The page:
Bad deals, drafts sacking Saints’ ability to win
42% of Saints’ salary going to 10 players, nine of who are no longer on the team
The New Orleans Saints’ preseason has been so disappointing that it’s cast a pall over the coming regular season. With every week it’s become more apparent that the 2016 Saints are likely not going to meet expectations of making the playoffs. But the apparent demise of the Saints’ season before it kicks off shouldn’t come as a surprise. The writing’s been on the Superdome wall for a while now. This team doesn’t have the talent to compete with the NFL’s elite teams.
It wasn’t too long ago that the Saints dominated the league. Since winning the Super Bowl, New Orleans has a 56-40 record, a 58.3 winning percentage. However, in the last four years, they are 32-32.
Most experts think the team will be lucky to be 8-8 this year. Football betting information website Footballlocks.com’s futures line for the Saints’ season win total is 7.5 games, while the team’s odds of winning Super Bowl LI are 65 to 1.
How did they get here? How did they fall so fast?
Put simply, in trying to win another championship in a quickly closing window of opportunity, several mistakes were made.
New Orleans’ major problem is dead money. For the past few seasons the Saints haven’t been on level financial playing ground with most of their NFL brethren. For every dollar a team without a salary cap issue has been able to spend, the Saints have been limited to spending roughly 75 cents.
This year, the Saints are paying more than $65 million, or 42 percent, of the league mandated $155 million salary cap allotment to 10 players – nine of whom won’t play a down for the black & gold this year.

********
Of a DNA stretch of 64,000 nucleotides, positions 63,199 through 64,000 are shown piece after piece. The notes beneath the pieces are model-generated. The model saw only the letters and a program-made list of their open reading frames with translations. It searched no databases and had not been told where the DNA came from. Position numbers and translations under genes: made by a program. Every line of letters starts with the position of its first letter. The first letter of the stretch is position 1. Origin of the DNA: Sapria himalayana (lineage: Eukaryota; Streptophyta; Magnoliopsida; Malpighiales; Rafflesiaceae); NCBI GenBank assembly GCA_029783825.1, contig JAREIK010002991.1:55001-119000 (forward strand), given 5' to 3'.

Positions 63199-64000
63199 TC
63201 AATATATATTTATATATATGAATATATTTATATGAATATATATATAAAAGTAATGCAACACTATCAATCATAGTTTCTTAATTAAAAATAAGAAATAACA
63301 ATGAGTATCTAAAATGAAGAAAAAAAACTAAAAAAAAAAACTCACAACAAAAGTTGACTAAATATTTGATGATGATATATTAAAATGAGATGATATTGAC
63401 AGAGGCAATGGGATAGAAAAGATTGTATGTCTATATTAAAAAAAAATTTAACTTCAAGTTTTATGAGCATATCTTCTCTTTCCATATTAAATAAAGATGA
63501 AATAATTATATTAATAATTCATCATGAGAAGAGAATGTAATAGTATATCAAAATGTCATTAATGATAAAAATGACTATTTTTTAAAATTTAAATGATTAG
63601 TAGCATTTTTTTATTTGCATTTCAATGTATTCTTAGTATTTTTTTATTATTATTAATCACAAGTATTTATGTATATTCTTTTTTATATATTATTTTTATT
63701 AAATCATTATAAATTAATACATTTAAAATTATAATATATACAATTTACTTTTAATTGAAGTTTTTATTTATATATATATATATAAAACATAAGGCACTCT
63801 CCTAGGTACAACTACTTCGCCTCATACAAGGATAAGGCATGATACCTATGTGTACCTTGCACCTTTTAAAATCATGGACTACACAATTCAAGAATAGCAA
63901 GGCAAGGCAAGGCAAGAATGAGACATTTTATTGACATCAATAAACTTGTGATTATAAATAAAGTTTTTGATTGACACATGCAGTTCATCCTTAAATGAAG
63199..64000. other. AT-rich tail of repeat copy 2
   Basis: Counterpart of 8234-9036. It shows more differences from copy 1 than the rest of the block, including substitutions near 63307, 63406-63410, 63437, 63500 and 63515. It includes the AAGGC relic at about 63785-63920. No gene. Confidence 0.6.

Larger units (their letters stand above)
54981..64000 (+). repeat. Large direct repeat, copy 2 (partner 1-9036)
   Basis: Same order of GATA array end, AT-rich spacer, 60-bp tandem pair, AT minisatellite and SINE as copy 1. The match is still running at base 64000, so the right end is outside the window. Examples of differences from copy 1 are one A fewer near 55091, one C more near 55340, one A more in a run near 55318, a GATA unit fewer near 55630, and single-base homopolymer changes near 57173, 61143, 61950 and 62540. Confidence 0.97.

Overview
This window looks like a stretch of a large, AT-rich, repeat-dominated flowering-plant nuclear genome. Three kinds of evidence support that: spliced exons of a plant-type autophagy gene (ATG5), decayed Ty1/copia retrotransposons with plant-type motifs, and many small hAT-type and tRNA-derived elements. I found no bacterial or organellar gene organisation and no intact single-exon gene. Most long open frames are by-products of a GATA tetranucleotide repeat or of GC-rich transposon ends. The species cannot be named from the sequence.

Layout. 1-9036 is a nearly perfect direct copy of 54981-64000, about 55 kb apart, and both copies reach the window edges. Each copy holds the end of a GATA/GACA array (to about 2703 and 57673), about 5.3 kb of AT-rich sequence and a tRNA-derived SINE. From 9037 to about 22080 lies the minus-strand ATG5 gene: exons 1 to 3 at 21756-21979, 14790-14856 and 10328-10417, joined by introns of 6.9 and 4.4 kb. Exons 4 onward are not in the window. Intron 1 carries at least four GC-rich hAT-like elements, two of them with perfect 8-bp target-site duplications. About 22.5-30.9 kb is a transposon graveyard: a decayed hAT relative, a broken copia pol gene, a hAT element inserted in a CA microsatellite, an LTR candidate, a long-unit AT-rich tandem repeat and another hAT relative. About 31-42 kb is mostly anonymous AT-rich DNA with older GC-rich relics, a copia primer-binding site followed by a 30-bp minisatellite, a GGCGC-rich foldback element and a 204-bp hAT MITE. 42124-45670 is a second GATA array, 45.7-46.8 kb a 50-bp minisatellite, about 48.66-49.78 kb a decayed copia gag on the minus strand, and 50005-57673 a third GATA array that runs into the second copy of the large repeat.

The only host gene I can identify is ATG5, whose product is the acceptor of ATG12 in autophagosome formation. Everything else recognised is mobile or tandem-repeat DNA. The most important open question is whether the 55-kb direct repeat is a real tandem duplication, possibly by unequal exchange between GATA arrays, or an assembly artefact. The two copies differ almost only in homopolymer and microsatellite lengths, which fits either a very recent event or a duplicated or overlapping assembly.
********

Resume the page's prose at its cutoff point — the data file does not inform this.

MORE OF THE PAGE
The team is on the hook for more than $35.5 million to players who are no longer on the team, including Junior Galette ($12.1 million), Keenan Lewis ($6.35 million), Jahri Evans ($5.1 million), Brandon Browner ($4 million), and Marques Colston ($2.7 million). That’s almost a quarter of their budget, right off the top, going nowhere in advancing this year’s team.
When the $30 million quarterback Drew Brees is set to earn this year, roughly 19 percent of the cap total, is added to the dead money total, the team is left with roughly $89.6 million, or 58 percent of the cap total to fill out the remaining 52 positions on their 53-man roster.
The most economical way to build a team is through the draft, but the Saints haven’t seen much success recently in selecting NFL-ready talent. Since the Super Bowl win, the Saints have only one remaining draft pick from the draft classes of 2014 and 2012; two from the class of 2011; and none from 2010.
In 2015, the Saints selected two first rounders, OT Andrus Peat and LB Stephone Anthony. They picked up LB Hau'oli Kikaha in the second round, QB Garrett Grayson and DB P.J. Williams in the third, LB Davis Tull, DT Tyeler Davison, and CB Damian Swann in the fifth, and RB Marcus Murphy in the seventh round.
All made the team last year, but several have not met expectations. Because of holes in the offensive line, Peat has been shuffled from his college position of left tackle to right tackle, right guard, and now left guard. The moves have left him looking wobbly and his inability to make an impact has many wondering if he was worthy of the 13th overall pick a season ago. Anthony was named to the Pro Football Writers Association all-rookie team, but has been shifted from middle linebacker to strong side linebacker. Kikaha also made a significant contribution, but, in June, suffered his third ACL tear and will miss the entire 2016 season. Grayson was the highest drafted Saints QB since Archie Manning, but hasn’t met head coach Sean Payton’s expectations for his career progression thus far. The rest of the draft class included minimal role players whose futures are murky.